Saturday, February 06, 2010


Ronald Wilson Reagan was born on this day, February 6, 1911, at 111 South Main Street, Tampico, Illinois. His birth took place in a second floor flat above the Pitney General Store. Morton Grove's John Ruberry traveled there one day and blogged about the experience. Also, Andrea Shea King has a wonderful video tribute to our 40th president along with a note to Mrs. Reagan: To Nancy, With Love.

Reagan is 99 today. I say "is" because in my mind Reagan is alive and well, always will be too. In my writings and conversations, I often refer to him. There's much to be said about a man of his ability, his sheer strength of will, determination and passion for this the greatest of nations. Not for one moment did Reagan ever let us forget the greatness of our nation, especially during the worst of times. He reminded us on more than one occasion that no matter the challenge before us, we as a nation could and would overcome. And we did.

Although he wasn't one of our nation's founding fathers, he was, without argument, one of our nation's re-founders. Upon entering the White House, he was of an age (69) when most are retired, or considering retirement. Not Reagan. He met our problems--and there were plenty of them--head-on, rolled up his sleeves and began working toward solutions on that long list of what ailed our floundering nation.

Before Reagan became president, Jimmy Carter was our nation's progressive leader. I was in my early twenties, fresh out of the army, in college, and followed Reagan day-by-day. And with each day I got more and more excited with the possibility of him taking back the House at 1600. To be honest, during the late '70's I was nearly embarrassed to be an American. I should never say such a thing but it was true. If you didn't live through the Carter years, you can't possibly understand my feelings.

But our greatest dream came true in November 1980. And at 12 noon, January 20, 1981, the celebration began--it was as if WWII had ended all over again. By 12:30, the oath of office was complete. Reagan, at this point, had done nothing as president, but our spirits were lifted to heights not known for quite some time. Life was good. Very good.

Reagan had a remarkable two-term presidency, and many of the benefits crafted by his administration weren't realized until after he had left office. However, we all knew why and how those accomplishments came about. As with any presidency, his too had its problems. But he was upfront and honest about them, and the American public knew and understood this. After all, Reagan, like all of us, was human.


Ronald Wilson Reagan would never have become one of our greatest presidents without his teammate, the love of his life, Nancy Reagan. Whether it was in Sacramento or Washington DC, he didn't have a more ardent, supportive or protective person in his corner. Ronald Reagan was an outside-the-beltway kind of man. A politician, yes, but without Nancy at his side, he probably would've been just another actor and conservative speaker of the era. Not governor, not president.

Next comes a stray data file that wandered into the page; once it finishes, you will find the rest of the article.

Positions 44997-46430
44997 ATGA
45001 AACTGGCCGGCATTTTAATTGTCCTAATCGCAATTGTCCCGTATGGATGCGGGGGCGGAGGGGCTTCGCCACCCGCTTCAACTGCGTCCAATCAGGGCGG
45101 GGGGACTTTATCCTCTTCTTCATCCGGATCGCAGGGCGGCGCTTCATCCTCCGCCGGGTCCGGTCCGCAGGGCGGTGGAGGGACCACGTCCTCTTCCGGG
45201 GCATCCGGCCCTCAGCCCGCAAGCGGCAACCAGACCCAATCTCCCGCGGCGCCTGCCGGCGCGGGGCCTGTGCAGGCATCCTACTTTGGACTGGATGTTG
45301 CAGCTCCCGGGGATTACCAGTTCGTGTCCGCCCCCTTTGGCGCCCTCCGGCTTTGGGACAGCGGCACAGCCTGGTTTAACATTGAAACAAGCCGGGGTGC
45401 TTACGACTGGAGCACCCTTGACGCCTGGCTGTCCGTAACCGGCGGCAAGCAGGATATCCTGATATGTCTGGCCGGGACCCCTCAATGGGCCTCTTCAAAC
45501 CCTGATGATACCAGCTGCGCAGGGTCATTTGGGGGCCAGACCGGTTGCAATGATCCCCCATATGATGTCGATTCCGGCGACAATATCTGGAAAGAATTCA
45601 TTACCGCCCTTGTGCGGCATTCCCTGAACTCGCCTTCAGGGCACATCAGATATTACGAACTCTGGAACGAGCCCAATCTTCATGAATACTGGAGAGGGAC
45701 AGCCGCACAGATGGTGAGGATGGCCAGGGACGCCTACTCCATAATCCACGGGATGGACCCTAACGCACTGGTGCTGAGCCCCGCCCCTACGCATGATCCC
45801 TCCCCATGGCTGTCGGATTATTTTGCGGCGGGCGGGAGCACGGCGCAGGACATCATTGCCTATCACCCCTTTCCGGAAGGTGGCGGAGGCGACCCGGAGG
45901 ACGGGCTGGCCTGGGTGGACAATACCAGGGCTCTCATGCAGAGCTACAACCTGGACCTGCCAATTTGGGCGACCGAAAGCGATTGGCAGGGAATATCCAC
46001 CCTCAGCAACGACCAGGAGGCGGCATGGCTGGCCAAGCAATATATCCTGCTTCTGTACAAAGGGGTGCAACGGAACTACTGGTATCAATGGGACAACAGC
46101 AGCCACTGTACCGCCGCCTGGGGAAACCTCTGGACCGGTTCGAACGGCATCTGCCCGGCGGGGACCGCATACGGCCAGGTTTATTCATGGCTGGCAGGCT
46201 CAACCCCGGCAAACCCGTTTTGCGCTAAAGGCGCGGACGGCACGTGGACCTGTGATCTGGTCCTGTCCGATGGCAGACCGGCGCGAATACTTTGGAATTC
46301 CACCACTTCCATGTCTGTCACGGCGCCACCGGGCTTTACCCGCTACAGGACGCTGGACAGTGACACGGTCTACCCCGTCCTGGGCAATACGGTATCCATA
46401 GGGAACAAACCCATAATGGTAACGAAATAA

Surrounding him, Ronald Reagan had some of the smartest, hardest working advisers. All tasked with crafting policies, speeches and events for him to attend. But not a one of them had half the sense Mrs Reagan had when it came to what was best for her man. Without a doubt, Nancy Reagan knew what was best for her husband--and she had no problem making it known. And don't think for a moment that those advisers weren't from time-to-time looking over their shoulders with an eye toward the First Lady as they put together some sort of policy or event for the president.

Mrs Reagan had more than one run-in with her husband's advisers, some are legendary. She usually came out on top too. Why? Because she knew what was best and she was determined to protect the man who lead our nation, the man she loved more than anything in life. The same man we loved and admired.

Our First Lady, Nancy Reagan, brought much to our White House. Just her name alone brings to mind words like class, style, beauty and loyalty. She brought all this to our House, and then some. She not only made our White House a thing of beauty, something to behold, to be proud of, to treasure, but she made our president look as grand as our president should look.

Just as President Reagan made us feel good about our nation, Nancy Reagan gave us a sense of comfort in knowing Ronald Reagan was well looked after. In his declining years, when he was no longer able to venture into the public's eye, Nancy Reagan made sure our re-founding president--one of history's greatest--was in the best of hands, being cared for every minute of the day, seeing that all his needs and comforts were met. As sad as I was about his illness, I took some comfort in knowing she was there for him. In a way, we were all there for him.

So, Mr. President, I salute you on your 99th birthday. I will always pray for you. I will always recall your words. And because of your words I will always have a keen sense of our nation's greatness and the possibilities it provides to us and the world.

And to Nancy Reagan, our Finest First Lady, I pray for you as well. I can't begin to thank you for all you've done, not just for our nation but for Ronald Wilson Reagan. I hope your days are filled with nothing but the goodness that life provides for us. God Bless You.

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